Friday 20 October 2017

Nurse taped patient mouth 'in a moment of stupidness'

Bimbo Paden leaving the Fitness To Practice Hearing For Nurses And Midwives
Bimbo Paden leaving the Fitness To Practice Hearing For Nurses And Midwives
Bimbo Paden leaving the Fitness To Practice Hearing For Nurses And Midwives
Mark O'Regan

Mark O'Regan

A NURSE who placed surgical tape over the mouth of a severely brain damaged patient, accepted that the action amounted to professional misconduct.

Bimbo Paden had worked at St John's Community Hospital in Sligo since 2001, shortly after arriving in Ireland from the Philippines.

He appeared before a Nursing and Midwifery Board of Ireland (NMBI) fitness-to-practice hearing, facing allegations of professional misconduct. Mr Paden's barrister, Noel Whelan said the action had been "a moment of stupidness".

The inquiry was told he placed white, see-through, surgical tape over the mouth of 'Patient A', a 49-year-old who was resident there for over 10 years, having suffered a brain haemorrhage.

It is also alleged he placed a 'hoist sling' under the same patient, without the assistance of another staff member, in breach of HSE policy.

The man, who weighed over 15st, was a "vulnerable, maximum dependency patient."

He requires full care for all his daily needs, including personal hygiene, and eating.

"The only way he can communicate verbally is through making sounds. These can be for a long or sustained period of time," said barrister Neasa Bird for the CEO of NMBI.

Curtains

The alleged incident occurred at approximately 11am on June 26 last year, when a colleague, Nurse Tracey Ryan, returned from her break.

She walked to the part of the unit where Mr Paden was working with the male residents. The curtains were around Patient A's bed, but when she put her head through the curtains, she saw Nurse Paden standing at the "head of the bed."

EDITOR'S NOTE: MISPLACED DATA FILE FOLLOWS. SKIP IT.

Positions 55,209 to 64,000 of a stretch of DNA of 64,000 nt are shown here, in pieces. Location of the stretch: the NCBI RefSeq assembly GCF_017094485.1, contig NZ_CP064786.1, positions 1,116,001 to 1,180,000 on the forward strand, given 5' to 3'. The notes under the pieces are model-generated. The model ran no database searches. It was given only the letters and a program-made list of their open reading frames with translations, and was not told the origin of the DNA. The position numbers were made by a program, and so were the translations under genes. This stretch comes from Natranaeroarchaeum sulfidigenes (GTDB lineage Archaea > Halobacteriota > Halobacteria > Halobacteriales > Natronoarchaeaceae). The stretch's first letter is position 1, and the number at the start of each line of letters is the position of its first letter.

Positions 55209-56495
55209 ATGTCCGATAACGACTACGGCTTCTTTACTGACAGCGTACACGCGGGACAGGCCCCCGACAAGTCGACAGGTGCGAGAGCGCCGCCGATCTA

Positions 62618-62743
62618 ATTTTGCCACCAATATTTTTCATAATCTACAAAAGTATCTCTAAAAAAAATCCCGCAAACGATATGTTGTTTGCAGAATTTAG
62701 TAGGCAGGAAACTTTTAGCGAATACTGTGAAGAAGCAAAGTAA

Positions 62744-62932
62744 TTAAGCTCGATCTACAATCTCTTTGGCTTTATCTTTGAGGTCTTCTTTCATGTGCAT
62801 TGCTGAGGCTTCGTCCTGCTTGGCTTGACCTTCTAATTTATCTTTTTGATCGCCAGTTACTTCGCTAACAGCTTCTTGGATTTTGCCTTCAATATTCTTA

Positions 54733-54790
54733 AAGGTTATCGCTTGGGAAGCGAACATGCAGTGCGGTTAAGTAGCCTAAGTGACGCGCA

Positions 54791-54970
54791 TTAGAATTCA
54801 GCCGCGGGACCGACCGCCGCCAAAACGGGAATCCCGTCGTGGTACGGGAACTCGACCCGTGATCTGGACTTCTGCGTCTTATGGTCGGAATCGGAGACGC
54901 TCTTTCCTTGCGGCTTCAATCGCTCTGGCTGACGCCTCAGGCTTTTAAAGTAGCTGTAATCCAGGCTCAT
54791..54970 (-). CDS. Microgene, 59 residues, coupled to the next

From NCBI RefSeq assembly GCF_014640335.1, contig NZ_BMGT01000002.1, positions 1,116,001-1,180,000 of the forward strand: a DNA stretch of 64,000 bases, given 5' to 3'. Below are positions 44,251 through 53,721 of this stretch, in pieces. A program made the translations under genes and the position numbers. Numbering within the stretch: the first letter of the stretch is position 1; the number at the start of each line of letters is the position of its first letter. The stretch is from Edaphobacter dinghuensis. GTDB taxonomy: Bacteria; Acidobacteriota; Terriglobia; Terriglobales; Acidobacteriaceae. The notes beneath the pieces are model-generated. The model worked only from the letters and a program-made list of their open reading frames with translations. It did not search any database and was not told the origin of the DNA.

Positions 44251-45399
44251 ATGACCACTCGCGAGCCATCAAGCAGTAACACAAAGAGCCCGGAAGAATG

"The tape went from one side of the face to the other. It was enough to keep his mouth closed. He said something like ''it's only been on a minute, I'll take it off now.'"

She recalled Mr Paden had the face of "someone who had been caught in the act."

Mr Paden's barrister, Noel Whelan, told the hearing another resident was in bed directly across from Patient A. This patient had terminal lung cancer, suffered from "cognitive deterioration", and alcohol-related memory loss. He became "upset and distressed" by the "continuous" noise Patient A was making.

Mr Whelan said "in a moment of stupidness" Mr Paden went into the patient's room, and used tape from his pouch to place on his mouth. The 42-year-old was extremely stressed and overworked at the time of the incident, Mr Whelan added.

"Until this incident his care for Patient A was always proper, professional and appropriate."

He said Mr Paden is a "kind hearted" father-of-three and the "sole earner" in his family. He said his client has "accepted" the placing of the tape across the patient's mouth and that it amounted to professional misconduct. He also accepted that he placed the sling under Patient A, but it did not amount to professional misconduct.

He insisted "circumstances" surrounding the incident must also be taken into account.

"He was horrified when he realised what he had done. He is ashamed of his actions," Mr Whelan said.

Mr Paden was given the Probation Act for assault earlier this year at Sligo District Court. A previous court hearing was told a HSE internal investigation found Mr Paden worked under serious stress, and never complained about it.

Irish Independent

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